By Julie Keysor and Lisa Paglierani
Christmas is easily my favorite holiday, and the fact that it surrounds us for an entire month is part of its allure. It also makes for a crazy, harried few weeks. It’s all too easy to become overwhelmed in December. When I envision my to-do list (you know, the one I ought to actually write down, instead of having it chatter constantly through my head), I picture an elf unfurling a sheath of paper as long as Santa’s “nice” list. There’s so much to do, to make perfect. There are presents to buy (and hide, and wrap on the sly), elves to relocate (every day!), events galore, and increasing pressure to decorate like Martha. Creating magical memories for the next generation is a pretty big responsibility.
A few years ago, I caught myself breathing a sigh of relief on December 26 and saying, “I’m glad it’s over. ” What? Shame on me. I never want to be glad Christmas is over! Though to be fair, I know I’m not the only parent to have ever felt that way. To feel relief at the end of the holiday season means that we haven’t thoroughly enjoyed the ride, and that’s no fair to us, we who work so hard to make everything so special for our families.
I vowed to avoid that post-holiday feeling in the future. While this primarily entails being mindful of the encompassing joy, as opposed to the hassle (by no means an easy task), I have developed a couple other strategies to make the holidays a bit merrier for me, and as a result, my family.
First, I rely heavily on tradition. Over the course of our years together, my family has developed its own little rituals. We know where we will celebrate Christmas Day, what foods we will prepare, even our favorite way to wind the lights around the tree. When things feel familiar, when they don’t require ingenuity, life is simpler. If I serve my family the same Christmas Eve lasagna I’ve been making for a decade, it’s not because I lack creativity, or because I can mindlessly assemble the layers, it’s because it’s tradition. If I’m feeling particularly motivated or inspired, I can change things up. If not, no one is going to complain.
Next, I have learned that it’s okay to bow out of opportunities for holiday fun, and to cut back. A couple of Decembers ago my husband and his sister took the kids on an overnight trip to Newport. They had a blast and I was sorry to miss it…kind of. I stayed home with the baby, put her to bed early, and wrapped every last present while watching movies on TV. It was wonderful, and I plan to skip a similar family trip this year. Another sanity-saver has been my husband’s and my recent mutual decision to not exchange gifts. Neither of us is wanting for anything, and now we will have one less thing to fret over during this frantic time.
Armed with these strategies, I will fight the feeling of rising panic as the days before Christmas dwindle away. I will glue another cotton ball on the paper Santa’s growing beard, and crack open another day on the chocolate advent calendar. I will enjoy myself this month, confident that any tasks not completed to perfection by December 25 could not have been that important in the first place.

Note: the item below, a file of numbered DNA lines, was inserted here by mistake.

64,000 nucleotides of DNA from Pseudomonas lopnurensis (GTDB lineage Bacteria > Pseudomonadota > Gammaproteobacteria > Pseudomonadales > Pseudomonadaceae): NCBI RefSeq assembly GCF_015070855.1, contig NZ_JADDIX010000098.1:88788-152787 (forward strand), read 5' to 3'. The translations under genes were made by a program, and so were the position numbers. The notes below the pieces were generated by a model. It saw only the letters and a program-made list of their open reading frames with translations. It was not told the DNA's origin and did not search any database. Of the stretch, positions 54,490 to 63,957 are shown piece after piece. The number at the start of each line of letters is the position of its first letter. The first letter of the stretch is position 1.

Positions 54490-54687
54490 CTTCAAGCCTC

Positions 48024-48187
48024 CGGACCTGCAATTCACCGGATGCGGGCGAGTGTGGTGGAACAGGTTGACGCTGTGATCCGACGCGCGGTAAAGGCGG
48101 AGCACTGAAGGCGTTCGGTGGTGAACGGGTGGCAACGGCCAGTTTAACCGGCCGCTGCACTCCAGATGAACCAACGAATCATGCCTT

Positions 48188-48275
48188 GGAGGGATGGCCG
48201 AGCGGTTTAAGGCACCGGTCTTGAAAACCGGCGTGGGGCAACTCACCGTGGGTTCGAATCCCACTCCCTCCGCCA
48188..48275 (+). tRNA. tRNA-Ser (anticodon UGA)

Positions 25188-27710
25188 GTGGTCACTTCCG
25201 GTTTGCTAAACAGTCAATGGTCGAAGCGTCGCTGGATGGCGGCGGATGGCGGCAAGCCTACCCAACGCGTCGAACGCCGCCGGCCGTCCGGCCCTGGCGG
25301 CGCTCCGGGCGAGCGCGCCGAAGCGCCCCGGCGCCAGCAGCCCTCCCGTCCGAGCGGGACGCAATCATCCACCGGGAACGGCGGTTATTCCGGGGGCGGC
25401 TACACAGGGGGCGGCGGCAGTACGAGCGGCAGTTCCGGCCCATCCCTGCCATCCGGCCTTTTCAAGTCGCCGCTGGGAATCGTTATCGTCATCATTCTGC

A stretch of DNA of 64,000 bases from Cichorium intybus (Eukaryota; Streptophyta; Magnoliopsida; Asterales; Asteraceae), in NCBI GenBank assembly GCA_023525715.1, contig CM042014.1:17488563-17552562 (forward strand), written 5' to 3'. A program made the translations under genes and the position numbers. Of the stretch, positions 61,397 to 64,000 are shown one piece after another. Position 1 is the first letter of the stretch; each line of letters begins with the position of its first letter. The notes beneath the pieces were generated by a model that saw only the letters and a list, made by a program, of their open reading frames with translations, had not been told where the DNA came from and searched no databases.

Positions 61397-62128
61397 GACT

I love Christmas. It’s one of my favorite holidays. I love the “warmth” the holiday spirit brings—connections with family and friends and the burst of humanity that often shines a little brighter. In years past I’ve welcomed the ‘get into the holiday spirit’ with early decorations, lots of holiday baking, and typically a craft of some sort. In my 20’s and 30’s I was big-time into Christmas. Often creating a craft that took several months to prepare, baking special creations for family and friend parties, and decorating my home weeks before Christmas.
But things are very different now. I still love Christmas. I love the holiday spirit; I love to shop for gifts for the kids; I love to cook. But things are different. I like to put lights in the windows (always makes me think of old New England homes). I like to look at the lights lining the town streets, homes, and churches. But I have little time to really get in the holiday spirit. I have so little time! Getting the decorations out means that I have to put them back—a task I hate after Christmas.
The past few years we’ve held off on getting our house decorated so the kids didn’t get overly excited too early—perhaps giving me an excuse to take my excitement down a notch. But the kids are excited. Now. So as I write this, I’m finding myself thinking…can I/should I do more? I have so many wonderful memories of Christmas as a child. My brother and I rearranged presents every night as soon as they began to accumulate under the tree. I remember making marzipan cookies with my mother (and I remember eating every other one on the cookie sheet!). I remember playing Christmas songs with my brother and dancing around the room singing carols. I remember singing Christmas Carols to our neighbors and in nursing homes.
As I write this I find myself wondering what kind of memories are my kids developing. Do they have the warm, fuzzy Christmas holiday memories I had as a kid? I’m not so sure. They are big on presents and they are excited about having an Elf on the shelf. When did that come about? It’s new to me—am I that out of it? We’ve made homemade Christmas ornaments. But we don’t have a particular cookie or treat that we make at Christmas. We don’t have memorable family times filled with singing. And we don’t laugh enough and enjoy this time of the year.
So check in with me next year. My early New Year’s resolution is to do a better job fostering the holiday spirit in my kids. I might need to start with this Elf on the Shelf thing. Many wishes to all of you for a pleasant, warm and memorable holiday season.